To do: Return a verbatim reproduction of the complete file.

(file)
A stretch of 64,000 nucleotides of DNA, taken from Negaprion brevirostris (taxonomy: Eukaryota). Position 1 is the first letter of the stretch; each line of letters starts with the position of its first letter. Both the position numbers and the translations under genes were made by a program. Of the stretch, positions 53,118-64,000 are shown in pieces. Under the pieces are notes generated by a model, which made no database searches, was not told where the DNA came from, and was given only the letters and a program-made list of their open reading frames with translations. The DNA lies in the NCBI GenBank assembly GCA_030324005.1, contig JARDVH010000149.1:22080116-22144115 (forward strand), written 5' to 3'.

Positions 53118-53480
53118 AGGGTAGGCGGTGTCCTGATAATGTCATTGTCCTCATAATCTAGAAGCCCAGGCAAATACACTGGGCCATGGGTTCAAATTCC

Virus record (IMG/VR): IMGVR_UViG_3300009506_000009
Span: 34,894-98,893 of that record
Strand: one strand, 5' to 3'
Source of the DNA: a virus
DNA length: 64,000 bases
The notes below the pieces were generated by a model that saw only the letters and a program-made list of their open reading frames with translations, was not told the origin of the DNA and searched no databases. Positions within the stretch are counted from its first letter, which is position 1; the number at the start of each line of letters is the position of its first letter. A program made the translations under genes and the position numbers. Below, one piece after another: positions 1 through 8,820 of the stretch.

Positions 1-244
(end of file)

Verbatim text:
A stretch of 64,000 nucleotides of DNA, taken from Negaprion brevirostris (taxonomy: Eukaryota). Position 1 is the first letter of the stretch; each line of letters starts with the position of its first letter. Both the position numbers and the translations under genes were made by a program. Of the stretch, positions 53,118-64,000 are shown in pieces. Under the pieces are notes generated by a model, which made no database searches, was not told where the DNA came from, and was given only the letters and a program-made list of their open reading frames with translations. The DNA lies in the NCBI GenBank assembly GCA_030324005.1, contig JARDVH010000149.1:22080116-22144115 (forward strand), written 5' to 3'.

Positions 53118-53480
53118 AGGGTAGGCGGTGTCCTGATAATGTCATTGTCCTCATAATCTAGAAGCCCAGGCAAATACACTGGGCCATGGGTTCAAATTCC

Virus record (IMG/VR): IMGVR_UViG_3300009506_000009
Span: 34,894-98,893 of that record
Strand: one strand, 5' to 3'
Source of the DNA: a virus
DNA length: 64,000 bases
The notes below the pieces were generated by a model that saw only the letters and a program-made list of their open reading frames with translations, was not told the origin of the DNA and searched no databases. Positions within the stretch are counted from its first letter, which is position 1; the number at the start of each line of letters is the position of its first letter. A program made the translations under genes and the position numbers. Below, one piece after another: positions 1 through 8,820 of the stretch.

Positions 1-244